Chronic subdural haematoma is a condition in which blood collects between the surface of the brain and the skull. It is typically caused by a traumatic head injury.

Chronic subdural haematoma symptoms 

Among the typical symptoms of chronic subdural haematoma are feeling sick, vomiting, a recurring and intensifying headache, mood swings and personality changes, confusion, loss of consciousness and drowsiness.
Chronic subdural haematoma symptoms typically occur a few days or weeks following a minor head injury, rather than soon after a serious head injury, as is the case with acute subdural haematoma.


Initial checks into suspected chronic subdural haematoma often begin with the assessment of a patient’s medical history and asking if an individual has recently injured their head, as well as checking for symptoms such as a worsening headache.
A doctor will typically check if a patient is taking medication such as warfarin and aspirin, which can be used to prevent blood clots, as it can increase chances of subdural haematoma.
Signs of head injury are typically assessed, and the Glasgow Coma Scale (GCS) can be used to check the patient’s level of consciousness. Brain scans are a very common method of investigation for those with suspected chronic subdural haematoma, usually in the form of a computerised tomography (CT) scan.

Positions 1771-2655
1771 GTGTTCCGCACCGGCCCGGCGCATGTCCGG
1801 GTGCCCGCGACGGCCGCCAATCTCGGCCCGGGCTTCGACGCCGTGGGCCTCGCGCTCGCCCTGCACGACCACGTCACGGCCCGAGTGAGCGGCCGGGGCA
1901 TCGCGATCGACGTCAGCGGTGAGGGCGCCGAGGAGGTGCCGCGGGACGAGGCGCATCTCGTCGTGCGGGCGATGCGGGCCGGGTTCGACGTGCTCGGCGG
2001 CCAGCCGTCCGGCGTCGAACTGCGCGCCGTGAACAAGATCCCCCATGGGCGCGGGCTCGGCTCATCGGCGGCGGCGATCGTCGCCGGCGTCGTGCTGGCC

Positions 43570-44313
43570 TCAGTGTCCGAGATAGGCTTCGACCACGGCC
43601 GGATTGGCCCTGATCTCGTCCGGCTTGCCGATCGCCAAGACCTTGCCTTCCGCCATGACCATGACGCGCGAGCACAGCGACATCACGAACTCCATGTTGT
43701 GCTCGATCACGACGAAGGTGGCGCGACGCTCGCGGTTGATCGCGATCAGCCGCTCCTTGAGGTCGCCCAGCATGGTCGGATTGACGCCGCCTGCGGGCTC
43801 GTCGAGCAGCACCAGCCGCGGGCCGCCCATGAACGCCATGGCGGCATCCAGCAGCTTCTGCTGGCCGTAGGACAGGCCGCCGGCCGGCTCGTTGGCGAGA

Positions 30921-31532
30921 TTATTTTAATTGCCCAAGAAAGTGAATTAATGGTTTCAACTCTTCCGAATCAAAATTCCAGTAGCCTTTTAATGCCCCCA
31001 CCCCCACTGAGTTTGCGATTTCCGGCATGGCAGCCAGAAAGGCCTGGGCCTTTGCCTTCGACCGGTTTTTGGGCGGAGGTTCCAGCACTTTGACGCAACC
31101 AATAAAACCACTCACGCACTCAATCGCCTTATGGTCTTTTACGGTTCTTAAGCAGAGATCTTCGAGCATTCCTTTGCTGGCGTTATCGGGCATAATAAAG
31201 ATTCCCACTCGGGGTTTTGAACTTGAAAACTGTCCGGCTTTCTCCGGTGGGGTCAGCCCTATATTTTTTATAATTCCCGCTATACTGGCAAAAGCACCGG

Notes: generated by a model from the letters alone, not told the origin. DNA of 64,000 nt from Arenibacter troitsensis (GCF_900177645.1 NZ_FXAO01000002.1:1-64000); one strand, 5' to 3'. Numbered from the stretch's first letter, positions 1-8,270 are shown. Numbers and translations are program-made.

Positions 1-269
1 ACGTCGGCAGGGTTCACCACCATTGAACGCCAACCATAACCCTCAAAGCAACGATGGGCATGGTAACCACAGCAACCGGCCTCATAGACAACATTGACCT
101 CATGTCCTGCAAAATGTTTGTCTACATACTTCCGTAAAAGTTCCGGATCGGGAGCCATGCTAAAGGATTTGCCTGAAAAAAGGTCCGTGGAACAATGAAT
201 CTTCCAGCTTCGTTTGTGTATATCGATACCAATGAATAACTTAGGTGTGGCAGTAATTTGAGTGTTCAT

While monitoring of very small subdural haematomas may be undertaken to see if they heal without the need for a surgical procedure, in most cases, surgery is the recommended form of treatment.


Surgery for chronic subdural haematoma is typically carried out by a neurosurgeon. The main type of surgery for chronic subdural haematoma is burr holes. A second surgical procedure, craniotomy, involves the temporary removal of a section of the skull and is usually only carried out to address acute subdural haematoma.

Burr holes involve the drilling of a small hole or holes into the skull, through which a tube is inserted to drain the haematoma. The tube can be left in place for a period following the operation, to drain away any residual blood and help prevent the haematoma from returning. Typically, burr hole surgery is carried out using general anaesthetic, but sometimes uses local anaesthetic.


After successful surgery with no complications, patients are usually able to leave hospital after a stay of a few days. Full recovery time varies from patient to patient. While some people feel much better after a short recovery period, others may not see a complete recovery.